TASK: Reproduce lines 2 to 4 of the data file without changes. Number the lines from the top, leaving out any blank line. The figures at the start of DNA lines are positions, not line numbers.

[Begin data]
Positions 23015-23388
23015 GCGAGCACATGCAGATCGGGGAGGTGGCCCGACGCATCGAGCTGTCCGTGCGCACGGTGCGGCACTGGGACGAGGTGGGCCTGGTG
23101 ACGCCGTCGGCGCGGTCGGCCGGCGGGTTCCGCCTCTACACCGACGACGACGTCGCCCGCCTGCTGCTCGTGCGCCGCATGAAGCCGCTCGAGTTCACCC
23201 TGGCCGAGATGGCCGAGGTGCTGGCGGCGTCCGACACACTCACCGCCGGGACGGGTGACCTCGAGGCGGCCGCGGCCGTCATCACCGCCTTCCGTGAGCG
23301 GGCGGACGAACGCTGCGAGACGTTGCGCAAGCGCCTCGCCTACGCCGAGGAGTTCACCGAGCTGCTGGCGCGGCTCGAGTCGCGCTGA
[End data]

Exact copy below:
23015 GCGAGCACATGCAGATCGGGGAGGTGGCCCGACGCATCGAGCTGTCCGTGCGCACGGTGCGGCACTGGGACGAGGTGGGCCTGGTG
23101 ACGCCGTCGGCGCGGTCGGCCGGCGGGTTCCGCCTCTACACCGACGACGACGTCGCCCGCCTGCTGCTCGTGCGCCGCATGAAGCCGCTCGAGTTCACCC
23201 TGGCCGAGATGGCCGAGGTGCTGGCGGCGTCCGACACACTCACCGCCGGGACGGGTGACCTCGAGGCGGCCGCGGCCGTCATCACCGCCTTCCGTGAGCG